“A Dog’s Purpose” Movie Review


     As well intentioned as director Lasse Hallstrom’s “A Dog’s Purpose” is, the film still plays much more like an after school special than the feature film it wants to be.  Sure, the dog lovers certain to make up the majority of the audience, as well as the more non discriminate kids who will be taken to this film in droves, will appreciate the endless array of canines who occupy the film’s several storylines, but there’s still really no excuse for the consistently hammy and cliched dialogue courtesy of the five screenwriters (W. Bruce Cameron, Cathryn Michon, Audrey Wells, Maya Forbes, and Wally Wolodarsky) who tackled the adaptation of Cameron’s novel.  The result is virtually no substance to fill in the blanks around the talking dog characters who serve as the focus of the story.

     The premise features a dog named Bailey, who is voiced by Josh Gad, and becomes the pet of an 8 year old boy named Ethan (Bryce Gheisar) in the 1950s.  Bailey sees Ethan through the point where he leaves home as a young adult, and when he is put to sleep due to complications of old age, his being simply transfers to that of a new dog in a completely different situation.  He’s still self aware as to who he was before, but must quickly adapt to his new owner and surroundings.  This occurs four times during the course of the story, thrusting the audience into a different set of circumstances, some of which are well drawn and others seem as though the filmmakers intended it to be a quick stop on the way to something bigger.

     In the initial story, Hallstrom moves from the extremes of family melodrama, courtesy of a very bland and typical caricature of a drunk father played by Luke Kirby, to the overly comedic set pieces featuring Bailey and the mayhem he causes during an important meeting with Ethan’s father’s boss.  Much of it comes off as generic, as if the screenwriters thought it necessary to create a stereotypical stage to allow the various comedic blunders courtesy of Bailey to stand out that much more.  To be certain, Bailey has no issue standing out.  As Ethan (K.J. Apa) continues to grow into a teenager and begins courting his first love, Hannah (Britt Robertson) there are numerous scenes featuring copious amounts of dogs licking people directly on the lips for uncomfortable stretches.  All I could think about was the Farrelly Brothers making fun of the exact same thing in “There’s Something About Mary” and yet the constant face licking was even worse here.  To each his own though.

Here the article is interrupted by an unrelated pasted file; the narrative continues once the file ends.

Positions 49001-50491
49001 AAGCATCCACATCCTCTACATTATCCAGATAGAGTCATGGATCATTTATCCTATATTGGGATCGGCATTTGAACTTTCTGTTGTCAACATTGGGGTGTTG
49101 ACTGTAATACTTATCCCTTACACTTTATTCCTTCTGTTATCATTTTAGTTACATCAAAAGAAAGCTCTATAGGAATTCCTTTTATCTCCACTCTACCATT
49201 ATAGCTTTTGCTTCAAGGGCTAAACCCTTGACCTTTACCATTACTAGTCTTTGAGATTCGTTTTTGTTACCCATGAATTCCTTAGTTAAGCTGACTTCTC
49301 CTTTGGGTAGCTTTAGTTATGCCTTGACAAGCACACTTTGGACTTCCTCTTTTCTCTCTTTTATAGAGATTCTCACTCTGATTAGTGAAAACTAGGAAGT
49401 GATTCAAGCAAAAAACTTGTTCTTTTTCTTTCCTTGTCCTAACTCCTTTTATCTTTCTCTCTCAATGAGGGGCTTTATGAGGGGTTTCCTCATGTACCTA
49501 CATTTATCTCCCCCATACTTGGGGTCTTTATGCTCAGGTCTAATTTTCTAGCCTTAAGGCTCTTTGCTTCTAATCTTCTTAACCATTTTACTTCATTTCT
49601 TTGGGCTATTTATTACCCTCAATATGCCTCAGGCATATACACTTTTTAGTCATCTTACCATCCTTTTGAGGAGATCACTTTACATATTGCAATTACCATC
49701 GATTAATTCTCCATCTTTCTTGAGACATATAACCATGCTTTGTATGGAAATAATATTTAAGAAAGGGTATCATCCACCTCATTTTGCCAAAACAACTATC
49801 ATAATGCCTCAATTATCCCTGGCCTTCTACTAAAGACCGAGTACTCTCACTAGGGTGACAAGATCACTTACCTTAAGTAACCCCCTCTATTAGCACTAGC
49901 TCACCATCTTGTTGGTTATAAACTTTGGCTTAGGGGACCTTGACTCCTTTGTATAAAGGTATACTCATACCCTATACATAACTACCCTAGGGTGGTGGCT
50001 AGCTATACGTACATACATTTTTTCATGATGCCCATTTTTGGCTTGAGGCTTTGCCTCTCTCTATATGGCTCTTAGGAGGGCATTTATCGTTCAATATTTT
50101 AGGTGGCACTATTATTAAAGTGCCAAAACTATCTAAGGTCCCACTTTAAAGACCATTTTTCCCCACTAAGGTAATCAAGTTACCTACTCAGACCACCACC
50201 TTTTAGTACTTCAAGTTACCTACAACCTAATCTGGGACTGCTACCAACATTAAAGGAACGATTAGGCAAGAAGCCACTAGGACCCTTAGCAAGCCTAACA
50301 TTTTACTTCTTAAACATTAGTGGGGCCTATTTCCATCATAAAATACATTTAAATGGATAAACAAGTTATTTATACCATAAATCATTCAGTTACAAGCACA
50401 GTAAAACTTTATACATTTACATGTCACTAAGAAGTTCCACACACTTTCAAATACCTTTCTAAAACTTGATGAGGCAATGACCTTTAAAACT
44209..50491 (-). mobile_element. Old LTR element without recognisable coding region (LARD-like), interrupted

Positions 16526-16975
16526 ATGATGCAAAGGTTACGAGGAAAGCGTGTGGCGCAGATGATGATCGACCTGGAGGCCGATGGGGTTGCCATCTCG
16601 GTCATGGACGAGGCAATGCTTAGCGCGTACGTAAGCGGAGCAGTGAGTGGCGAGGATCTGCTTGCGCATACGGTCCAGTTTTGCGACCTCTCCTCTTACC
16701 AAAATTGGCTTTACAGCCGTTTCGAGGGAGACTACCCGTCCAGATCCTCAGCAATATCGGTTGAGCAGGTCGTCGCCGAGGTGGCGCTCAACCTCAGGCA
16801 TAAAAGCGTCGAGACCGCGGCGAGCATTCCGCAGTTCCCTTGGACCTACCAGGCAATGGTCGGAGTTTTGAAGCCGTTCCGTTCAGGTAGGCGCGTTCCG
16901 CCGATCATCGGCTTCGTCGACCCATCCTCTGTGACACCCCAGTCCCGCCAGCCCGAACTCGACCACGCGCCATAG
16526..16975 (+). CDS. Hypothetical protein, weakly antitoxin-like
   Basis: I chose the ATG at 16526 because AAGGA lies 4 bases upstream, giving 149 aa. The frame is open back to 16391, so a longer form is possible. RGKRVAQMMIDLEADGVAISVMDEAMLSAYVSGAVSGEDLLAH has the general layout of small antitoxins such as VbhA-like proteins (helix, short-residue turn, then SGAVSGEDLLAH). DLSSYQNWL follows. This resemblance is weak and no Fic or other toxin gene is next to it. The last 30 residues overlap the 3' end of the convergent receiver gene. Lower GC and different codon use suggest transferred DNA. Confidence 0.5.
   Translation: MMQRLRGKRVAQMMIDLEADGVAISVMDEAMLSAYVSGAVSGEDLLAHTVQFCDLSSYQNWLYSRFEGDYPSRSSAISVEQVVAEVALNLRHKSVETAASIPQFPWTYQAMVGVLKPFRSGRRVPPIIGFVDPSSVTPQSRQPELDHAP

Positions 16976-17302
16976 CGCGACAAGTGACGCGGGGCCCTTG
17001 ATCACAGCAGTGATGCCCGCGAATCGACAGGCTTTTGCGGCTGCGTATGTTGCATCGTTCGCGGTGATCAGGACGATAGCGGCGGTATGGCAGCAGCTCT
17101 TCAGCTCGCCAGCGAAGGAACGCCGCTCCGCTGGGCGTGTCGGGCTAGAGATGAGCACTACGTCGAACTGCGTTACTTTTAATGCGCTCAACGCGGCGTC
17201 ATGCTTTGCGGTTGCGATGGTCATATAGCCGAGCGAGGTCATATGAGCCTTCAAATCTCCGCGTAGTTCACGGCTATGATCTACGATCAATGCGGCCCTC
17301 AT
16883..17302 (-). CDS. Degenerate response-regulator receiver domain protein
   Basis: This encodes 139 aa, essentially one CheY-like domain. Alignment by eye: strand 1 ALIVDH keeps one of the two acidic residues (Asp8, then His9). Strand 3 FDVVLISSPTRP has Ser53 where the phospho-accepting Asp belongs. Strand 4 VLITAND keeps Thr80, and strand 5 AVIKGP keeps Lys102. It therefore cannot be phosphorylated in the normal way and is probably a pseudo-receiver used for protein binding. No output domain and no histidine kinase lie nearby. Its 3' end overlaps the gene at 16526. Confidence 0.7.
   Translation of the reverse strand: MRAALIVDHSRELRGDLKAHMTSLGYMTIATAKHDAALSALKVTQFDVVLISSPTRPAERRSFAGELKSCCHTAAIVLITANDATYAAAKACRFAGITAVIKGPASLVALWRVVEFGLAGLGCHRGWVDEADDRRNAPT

When the story moves on to Bailey’s next life, he now finds himself as a police dog named Buddy, whose K9 handler, Carlos (John Ortiz), couldn’t be more of a cardboard character set within a circumstance designed solely to show off the heroics of a dog and not much else.  The very short sequence features a really dumb criminal and police officers in a scenario so laughable and unrealistic it would’ve been wise to leave it on the cutting room floor.  Perhaps the film ran over budget at this point and the police consultant had to be let go, or maybe they figured the scene could be constructed via the use of watching old television shows like “Chips” in order to convey the kind of realism police officers face in the real world.  The only fortunate aspect of Buddy’s life as a police dog is that it is short lived and moves on to the next incarnation rather quickly.

     Throughout the story, Bailey consistently asks the question of which the film is aptly titled. Like all of us, he as a dog wants to know what exactly is his purpose.  I’m not so sure he ever really has that question answered, but the story moves through several additional versions of Bailey, one in which he ends up as the companion of a lonely and awkward college student and forges a bond over knowing what each other is thinking when it comes to the food they are hungry for.  The final stop, which features the ever dependable Dennis Quaid, is clearly designed to pull at the heart strings of any dog lover who either currently or in the past has had a loving relationship with what we dub as man’s best friend.  There’s plenty here to like when the film explores that relationship for what it is and for what it means to people of all ages, but the film also suffers from bland storytelling and over used plot devices that fail to support Bailey and her reincarnations as the true centerpieces of the story that they are.  GRADE: C